Monday, July 17, 2006
You're the Dog Now, Man
I urinate standing up -- occasionally missing the toilet altogether.
I've slept with a couple of women I've never spoken to again.
I have a fast-held belief that any movie with the word "Heart" in it -- which isn't preceded by the word "Angel" -- is generally something I have no desire to see.
Jackass made me laugh so hard I couldn't breathe.
I like porn and cigars, although not at the same time.
I don't like most Broadway musicals, nor any other form of entertainment where people suddenly break out into song to further the plot. I was once dragged kicking and screaming to Mamma Mia. I'm still trying to get my testicles to forgive me.
I still have scars on my legs from my time in the pit at Black Flag shows, circa early 80s.
I have indiscriminate anger issues.
I once stuffed a naked girl into a closet and kept her there for 20 minutes while I tried to get rid of my girlfriend, who had the bad manners to stop by without calling.
I hate Oprah.
I can sometimes be a crass and insensitive bastard (see all of the above).
These facts being what they are, you'd think I'd be doing a rollicking, celebratory dance around my piles of Maxim magazines at the revelation that it's once again okay to embrace my inner-asshole. I know this to be true because the mass media has declared it so. I see it on TV. I read it in magazines. It's even been given the blessing of the English press, and we know we can trust them -- I mean, they have those accents, right?*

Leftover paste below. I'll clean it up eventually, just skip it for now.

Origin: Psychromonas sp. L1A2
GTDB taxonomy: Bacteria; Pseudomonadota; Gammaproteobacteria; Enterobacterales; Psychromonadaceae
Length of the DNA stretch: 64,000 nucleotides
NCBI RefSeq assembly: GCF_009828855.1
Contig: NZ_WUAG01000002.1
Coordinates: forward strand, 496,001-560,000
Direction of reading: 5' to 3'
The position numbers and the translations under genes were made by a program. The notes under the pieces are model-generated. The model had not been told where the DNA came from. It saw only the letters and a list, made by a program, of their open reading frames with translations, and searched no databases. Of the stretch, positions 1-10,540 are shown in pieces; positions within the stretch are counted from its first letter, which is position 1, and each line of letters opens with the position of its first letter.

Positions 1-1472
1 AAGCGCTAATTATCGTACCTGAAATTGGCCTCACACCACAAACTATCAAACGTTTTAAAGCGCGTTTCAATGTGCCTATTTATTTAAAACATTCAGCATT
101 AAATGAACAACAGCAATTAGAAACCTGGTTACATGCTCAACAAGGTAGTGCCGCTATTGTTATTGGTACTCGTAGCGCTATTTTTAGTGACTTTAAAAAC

The return of the caveman aesthetic to the public zeitgest has even been tagged with a clever title by the mighty media machine: they're calling it "The Menaissance."
From Bud Light's "Man Laws" commercials -- which I've already written about -- to Burger King's "I Am Man" ditty, to the rise of so-called "Fratire," (I challenge you to say that word without rolling your eyes) and the ratings-surge of Spike TV, it seems that embracing the Y chromosome is all the rage. The message is simple: Guys, you don't have to hide anymore; put down the John Gray book and the Gwyneth Paltrow DVD, get your balls out of the refrigerator and be a "Man" again. The pride is back.
The problem of course is that it's all complete bullshit.
The basic premise is that for several years, men were oppressed -- pinned under a dark cloud of political correctness which labeled their natural instincts unacceptable and uncivilized. We were supposedly expected to bury the Neanderthalic misogynist and get in touch with our inner-Alanis, all in an effort to better understand the other half of the population of this planet. We were supposedly being turned into pussies. But in reality, we weren't being turned into anything. If there's anything that the unimaginative media in this country -- and around the world for that matter -- loves, it's a trend they can recycle, parrot, and forcibly jam down the collective throat of a jaded public until it's choked on. The idea of an anti-man movement fit the bill nicely.